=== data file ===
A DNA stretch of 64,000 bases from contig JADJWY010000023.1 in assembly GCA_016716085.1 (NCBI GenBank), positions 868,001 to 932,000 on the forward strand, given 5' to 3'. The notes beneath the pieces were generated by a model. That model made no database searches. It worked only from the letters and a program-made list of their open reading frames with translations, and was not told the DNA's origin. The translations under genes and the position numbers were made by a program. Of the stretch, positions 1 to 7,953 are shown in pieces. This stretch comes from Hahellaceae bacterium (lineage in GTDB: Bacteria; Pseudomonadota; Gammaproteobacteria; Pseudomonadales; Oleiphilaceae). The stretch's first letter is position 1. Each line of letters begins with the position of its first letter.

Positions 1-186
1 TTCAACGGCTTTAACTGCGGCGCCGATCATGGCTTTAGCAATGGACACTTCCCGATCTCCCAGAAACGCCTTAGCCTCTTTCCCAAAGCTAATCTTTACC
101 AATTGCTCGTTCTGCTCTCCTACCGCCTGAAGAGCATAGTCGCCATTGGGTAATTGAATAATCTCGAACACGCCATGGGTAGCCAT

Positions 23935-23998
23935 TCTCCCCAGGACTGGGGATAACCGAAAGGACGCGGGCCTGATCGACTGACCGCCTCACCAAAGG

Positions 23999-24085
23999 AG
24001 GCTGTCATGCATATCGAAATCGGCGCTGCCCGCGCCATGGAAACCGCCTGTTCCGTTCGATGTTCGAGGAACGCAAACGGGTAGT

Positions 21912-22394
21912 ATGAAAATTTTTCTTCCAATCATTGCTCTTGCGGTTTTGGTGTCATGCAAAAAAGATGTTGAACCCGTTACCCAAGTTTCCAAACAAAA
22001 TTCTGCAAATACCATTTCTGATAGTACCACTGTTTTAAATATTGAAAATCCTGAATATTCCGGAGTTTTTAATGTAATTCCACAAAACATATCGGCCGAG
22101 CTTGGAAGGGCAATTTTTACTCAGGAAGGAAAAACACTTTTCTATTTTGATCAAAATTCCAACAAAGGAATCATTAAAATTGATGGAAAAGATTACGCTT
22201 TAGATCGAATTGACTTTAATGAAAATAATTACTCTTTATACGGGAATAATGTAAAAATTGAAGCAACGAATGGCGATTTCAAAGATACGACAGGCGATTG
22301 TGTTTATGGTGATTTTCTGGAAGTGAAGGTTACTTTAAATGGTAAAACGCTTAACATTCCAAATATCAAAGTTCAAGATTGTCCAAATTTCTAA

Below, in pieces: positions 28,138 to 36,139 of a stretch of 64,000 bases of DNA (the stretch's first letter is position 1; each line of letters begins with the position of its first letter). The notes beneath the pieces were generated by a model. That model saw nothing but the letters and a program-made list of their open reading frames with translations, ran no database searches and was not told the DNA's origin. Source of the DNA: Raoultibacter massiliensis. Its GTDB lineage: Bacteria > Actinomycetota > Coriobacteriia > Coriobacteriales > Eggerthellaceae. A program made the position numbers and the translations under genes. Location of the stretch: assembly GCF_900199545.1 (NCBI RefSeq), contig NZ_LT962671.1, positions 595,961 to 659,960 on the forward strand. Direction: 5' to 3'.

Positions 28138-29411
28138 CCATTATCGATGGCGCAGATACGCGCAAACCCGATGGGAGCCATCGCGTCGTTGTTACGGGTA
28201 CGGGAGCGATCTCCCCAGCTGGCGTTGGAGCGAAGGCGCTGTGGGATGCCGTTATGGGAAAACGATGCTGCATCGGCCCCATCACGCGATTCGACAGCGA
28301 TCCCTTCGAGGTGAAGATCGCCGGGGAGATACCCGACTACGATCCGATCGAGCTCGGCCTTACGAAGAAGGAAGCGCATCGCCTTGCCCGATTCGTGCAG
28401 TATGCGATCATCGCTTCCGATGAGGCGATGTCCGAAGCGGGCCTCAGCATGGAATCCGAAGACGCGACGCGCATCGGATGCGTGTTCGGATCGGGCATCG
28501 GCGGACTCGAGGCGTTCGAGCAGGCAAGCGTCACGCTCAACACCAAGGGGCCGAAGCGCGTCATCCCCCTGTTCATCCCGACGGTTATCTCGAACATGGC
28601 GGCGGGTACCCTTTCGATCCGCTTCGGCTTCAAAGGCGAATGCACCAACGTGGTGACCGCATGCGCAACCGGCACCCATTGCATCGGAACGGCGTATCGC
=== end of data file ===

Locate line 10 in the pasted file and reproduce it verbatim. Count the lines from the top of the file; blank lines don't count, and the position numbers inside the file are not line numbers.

Positions 21912-22394